• D. If required, the choke operator will make additional adjustments on the choke to maintain the desired drillpipe pressures.

Although the above directives appear straight-forward, there are several hydraulic phenomena that can make the task difficult:

    • 1. The height of the gas bubble of the influx that is influenced by wellbore geometry, pressure and solubility of the kick in the fluid system.
    • 2. The compliance of the open-hole annular hydraulic conduit.
    • 3. Reflections of the pressure (water-hammer) wave against the pump and/or choke system.

The above factors can change the hydraulic delay or “lag time” of the response of the drillpipe pressure to the choke adjustment. When long or erratic hydraulic delays are encountered on deeper or complex wells, the choke operator has a tendency to make several choke adjustments prior to stabilization, resulting in over-compensation or “roller-coasting” the desired drillpipe pressure schedule. This can result in a fracturing of the rock strata if the pressure is too high or an additional influx can be introduced into the well bore if the pressure is too low. Both consequences severely complicate and compound the problem of killing the well, which further puts personnel and equipment at risk.

The present invention simply and robustly measures the actual hydraulic delay and attenuation to eliminate uncertainty and provides the choke operator with an anticipated drillpipe pressure as soon as the choke is adjusted, accounting for hydraulic delay, attenuation and prior choke adjustments that are currently travelling through the wellbore as well as reflections of the transient pressure waves against the pumps and choke. The unique and novel technique that is described utilizes only three inputs, and works without inputting data such as well depth, pipe and hole geometry, mud properties, temperature, water depth, land, offshore platform or floating (subsea BOP's) drilling rigs. Since this information is not required, the proposed system does not require on-site human monitoring and guidance for operation, unlike more complex systems that have been proposed or are currently in use.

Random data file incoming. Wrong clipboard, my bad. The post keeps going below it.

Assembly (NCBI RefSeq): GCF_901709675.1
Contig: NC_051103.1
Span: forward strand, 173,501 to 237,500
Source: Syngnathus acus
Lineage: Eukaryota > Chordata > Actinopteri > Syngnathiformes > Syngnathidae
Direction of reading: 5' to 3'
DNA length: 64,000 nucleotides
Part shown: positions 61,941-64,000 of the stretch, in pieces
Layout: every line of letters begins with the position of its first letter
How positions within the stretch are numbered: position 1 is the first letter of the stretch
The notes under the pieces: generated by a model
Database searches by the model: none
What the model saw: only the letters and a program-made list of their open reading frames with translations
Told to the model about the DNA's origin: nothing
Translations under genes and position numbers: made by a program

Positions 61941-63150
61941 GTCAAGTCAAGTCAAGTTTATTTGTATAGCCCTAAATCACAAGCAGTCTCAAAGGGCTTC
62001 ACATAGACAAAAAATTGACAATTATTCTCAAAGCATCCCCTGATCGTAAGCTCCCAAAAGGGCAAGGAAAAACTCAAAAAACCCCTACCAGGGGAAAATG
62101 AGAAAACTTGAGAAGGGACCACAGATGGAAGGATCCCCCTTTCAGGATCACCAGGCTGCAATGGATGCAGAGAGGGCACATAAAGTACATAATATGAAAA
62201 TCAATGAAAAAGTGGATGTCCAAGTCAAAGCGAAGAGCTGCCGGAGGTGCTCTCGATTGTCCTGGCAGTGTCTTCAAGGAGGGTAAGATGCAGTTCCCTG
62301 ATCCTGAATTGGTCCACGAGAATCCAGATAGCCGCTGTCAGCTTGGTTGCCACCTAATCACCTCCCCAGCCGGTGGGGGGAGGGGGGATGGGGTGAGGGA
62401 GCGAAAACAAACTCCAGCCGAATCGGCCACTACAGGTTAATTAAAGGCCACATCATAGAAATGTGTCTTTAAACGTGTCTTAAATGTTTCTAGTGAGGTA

BRIEF DESCRIPTION OF THE SEVERAL VIEWS OF THE DRAWINGS

For a further understanding of the nature, objects, and advantages of the present invention, reference should be had to the following detailed description, read in conjunction with the following drawings, wherein like reference numerals denote like elements and wherein:

FIG. 1 is an illustration of a conventional oil and gas well during a well control operation;

FIG. 2 is an illustration of an embodiment of the proposed invention that provides anticipated drillpipe pressure, hydraulic delay and a graphical depiction of choke changes in the wellbore;

FIG. 3 is an illustration of an embodiment of the proposed invention that provides anticipated drillpipe pressure, hydraulic delay, and graphical depiction of choke changes in the wellbore as well as a screen showing the history of drillpipe and choke pressures;

FIG. 4 is a graph showing the parameters required to calculate hydraulic delay and attenuation;

FIG. 5 is a graph showing how casing pressures are shifted to calculate hydraulic delay;

FIG. 6 is a graph of the Sum-of-Least-Squares vs. Time Delay that shows how the time delay is calculated;

FIG. 7 is a graph showing the Rate of Pressure Change (dp/dt) versus Time;

FIG. 8 is a graph showing the result of Time Averaging the drillpipe and casing pressures; and

FIG. 9 is a graph showing the Rate of Pressure Change (dp/dt) versus Time for the time-averaged data of FIG. 6.